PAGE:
Denisovan Ancestry in East Eurasian and Native American Populations
07 November 2017
New Western Montana portable rock art site has a dramatic natural backdrop
Wade Holmes finds and collection, Western Montana
This is a classic, simple Paleolithic owl sculpture made with a minimal amount of work but invoking the essential imagery for recognition. The context of all the other figurative art from this site supports the interpretation of an intentionally sculpted owl on this obviously worked cobble.
Summer Solstice sunset view from the Wade Homes portable rock art site
'Feline bust in profile facing right'
'Feline face looking straight on'
Feline depicted with 'one eye open, other closed or missing.' Ken Johnston illustration of carved elliptical right eye and left eye made by a straight incised line.
Wade Holmes interpretation of a worked stone resembling the head of a mammoth as if being viewed straight on. Wade's drawing provides a visual context for his interpretation. There are indeed two 'eyes' on this figure. Ken Johnston illustration of possible hand-hold on this object. Some figures like this may have been held in the hand like toys, or puppets or story-telling props.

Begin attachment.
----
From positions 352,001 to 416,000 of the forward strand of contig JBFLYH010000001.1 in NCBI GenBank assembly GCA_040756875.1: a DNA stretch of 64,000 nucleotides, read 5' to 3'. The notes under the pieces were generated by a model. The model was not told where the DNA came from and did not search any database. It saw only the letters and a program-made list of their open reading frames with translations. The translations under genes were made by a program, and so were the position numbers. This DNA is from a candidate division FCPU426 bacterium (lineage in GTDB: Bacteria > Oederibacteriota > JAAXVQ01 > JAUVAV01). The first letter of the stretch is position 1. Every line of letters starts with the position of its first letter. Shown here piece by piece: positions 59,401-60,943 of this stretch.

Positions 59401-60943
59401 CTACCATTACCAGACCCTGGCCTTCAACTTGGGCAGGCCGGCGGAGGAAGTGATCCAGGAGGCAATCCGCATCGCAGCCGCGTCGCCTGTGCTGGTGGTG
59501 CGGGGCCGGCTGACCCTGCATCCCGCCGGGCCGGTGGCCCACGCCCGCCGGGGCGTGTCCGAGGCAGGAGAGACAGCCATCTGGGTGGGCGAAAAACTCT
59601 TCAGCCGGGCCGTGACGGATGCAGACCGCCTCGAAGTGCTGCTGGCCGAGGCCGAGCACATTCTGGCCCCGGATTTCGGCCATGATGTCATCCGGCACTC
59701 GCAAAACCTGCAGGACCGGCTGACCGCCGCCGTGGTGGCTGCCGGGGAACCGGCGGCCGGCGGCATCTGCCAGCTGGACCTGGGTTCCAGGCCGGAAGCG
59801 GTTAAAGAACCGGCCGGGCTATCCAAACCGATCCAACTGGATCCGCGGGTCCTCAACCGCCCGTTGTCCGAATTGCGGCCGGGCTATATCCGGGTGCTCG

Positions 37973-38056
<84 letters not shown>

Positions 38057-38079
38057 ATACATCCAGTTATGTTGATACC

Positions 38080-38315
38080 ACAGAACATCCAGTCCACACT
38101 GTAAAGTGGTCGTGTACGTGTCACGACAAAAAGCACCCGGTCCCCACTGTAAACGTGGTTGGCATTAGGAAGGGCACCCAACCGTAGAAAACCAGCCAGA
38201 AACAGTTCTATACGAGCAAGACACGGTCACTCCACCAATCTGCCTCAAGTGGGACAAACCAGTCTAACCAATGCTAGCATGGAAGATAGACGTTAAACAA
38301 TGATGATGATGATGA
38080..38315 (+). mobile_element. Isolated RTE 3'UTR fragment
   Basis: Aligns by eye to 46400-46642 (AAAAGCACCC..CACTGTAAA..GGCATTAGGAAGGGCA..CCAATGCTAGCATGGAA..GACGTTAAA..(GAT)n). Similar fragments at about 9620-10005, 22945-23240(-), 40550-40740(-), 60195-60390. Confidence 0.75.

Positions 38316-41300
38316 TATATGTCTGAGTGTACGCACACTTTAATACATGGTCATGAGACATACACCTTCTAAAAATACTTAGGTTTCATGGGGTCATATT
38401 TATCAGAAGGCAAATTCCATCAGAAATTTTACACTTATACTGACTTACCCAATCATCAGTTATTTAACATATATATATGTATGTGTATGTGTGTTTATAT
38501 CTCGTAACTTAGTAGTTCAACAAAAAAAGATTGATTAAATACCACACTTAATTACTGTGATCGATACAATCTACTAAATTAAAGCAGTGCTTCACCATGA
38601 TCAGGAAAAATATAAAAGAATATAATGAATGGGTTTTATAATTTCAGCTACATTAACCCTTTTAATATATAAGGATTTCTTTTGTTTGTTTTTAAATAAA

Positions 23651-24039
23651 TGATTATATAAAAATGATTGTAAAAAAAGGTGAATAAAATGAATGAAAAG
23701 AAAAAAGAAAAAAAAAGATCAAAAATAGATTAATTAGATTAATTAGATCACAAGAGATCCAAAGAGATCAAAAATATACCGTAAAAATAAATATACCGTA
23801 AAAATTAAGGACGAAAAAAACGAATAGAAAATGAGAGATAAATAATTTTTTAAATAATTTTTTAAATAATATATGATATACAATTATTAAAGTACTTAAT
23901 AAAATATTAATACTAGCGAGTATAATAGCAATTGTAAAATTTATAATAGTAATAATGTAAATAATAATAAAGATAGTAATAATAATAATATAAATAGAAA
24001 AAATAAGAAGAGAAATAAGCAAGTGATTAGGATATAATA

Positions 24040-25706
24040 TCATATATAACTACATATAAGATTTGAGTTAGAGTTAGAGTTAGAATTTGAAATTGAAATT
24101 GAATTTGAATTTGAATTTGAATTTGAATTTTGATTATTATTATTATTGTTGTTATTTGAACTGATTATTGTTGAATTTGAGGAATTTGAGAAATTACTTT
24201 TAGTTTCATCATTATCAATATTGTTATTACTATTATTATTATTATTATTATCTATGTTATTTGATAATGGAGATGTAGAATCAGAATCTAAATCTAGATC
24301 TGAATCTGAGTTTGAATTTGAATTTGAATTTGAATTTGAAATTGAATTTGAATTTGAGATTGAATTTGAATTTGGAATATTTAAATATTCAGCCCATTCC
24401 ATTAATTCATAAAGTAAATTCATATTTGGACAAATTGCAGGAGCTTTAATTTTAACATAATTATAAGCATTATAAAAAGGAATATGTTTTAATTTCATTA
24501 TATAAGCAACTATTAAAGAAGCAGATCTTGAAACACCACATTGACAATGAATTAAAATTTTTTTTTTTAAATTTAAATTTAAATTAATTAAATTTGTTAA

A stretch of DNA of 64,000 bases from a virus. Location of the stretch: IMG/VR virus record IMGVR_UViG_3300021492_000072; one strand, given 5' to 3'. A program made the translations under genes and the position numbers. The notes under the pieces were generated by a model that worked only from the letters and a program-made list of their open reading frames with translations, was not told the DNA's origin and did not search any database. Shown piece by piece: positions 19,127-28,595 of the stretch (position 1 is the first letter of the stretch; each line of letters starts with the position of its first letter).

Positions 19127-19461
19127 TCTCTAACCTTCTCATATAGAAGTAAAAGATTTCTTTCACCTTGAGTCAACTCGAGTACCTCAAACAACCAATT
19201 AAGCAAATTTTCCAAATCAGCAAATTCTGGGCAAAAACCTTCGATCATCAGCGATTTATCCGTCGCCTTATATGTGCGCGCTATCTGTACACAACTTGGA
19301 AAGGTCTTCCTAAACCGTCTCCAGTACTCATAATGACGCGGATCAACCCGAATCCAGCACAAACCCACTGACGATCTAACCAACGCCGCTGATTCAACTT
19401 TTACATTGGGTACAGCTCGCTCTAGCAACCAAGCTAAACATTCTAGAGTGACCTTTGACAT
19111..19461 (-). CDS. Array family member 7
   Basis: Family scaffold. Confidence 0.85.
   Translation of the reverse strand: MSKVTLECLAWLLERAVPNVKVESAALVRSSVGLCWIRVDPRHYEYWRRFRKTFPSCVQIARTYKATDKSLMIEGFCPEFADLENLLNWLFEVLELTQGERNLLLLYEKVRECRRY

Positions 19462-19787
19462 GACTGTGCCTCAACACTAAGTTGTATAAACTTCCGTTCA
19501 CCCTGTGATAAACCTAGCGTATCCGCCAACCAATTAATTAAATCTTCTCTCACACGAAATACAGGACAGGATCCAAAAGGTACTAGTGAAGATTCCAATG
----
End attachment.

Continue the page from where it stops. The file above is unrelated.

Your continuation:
A couple of mammoths with interpretations by Wade Holmes
'Mammoth facing right with prominent tusk representation'
Eye, tusk and trunk line illustrated by Ken Johnston
At left is a 'sleeping water bird' sculpture and at right a 'mammoth' sculpture. The water bird has a beautifully curved neck, its head tucked into its back feathers and has a tail and wing details. The mammoth, which is in profile facing left, may also be interpreted as a lion head facing right, where the mammoth and lion share the same 'ear' and the dark spot toward the top-middle edge is the lion's eye. Many examples of this 'mammoth/lion facing away from each other' motif have been described on this blog and it will eventually prove to be one of the great sculpture types of Paleolithic North America.
An animal-like figure with evidence of human-directed bashing and marking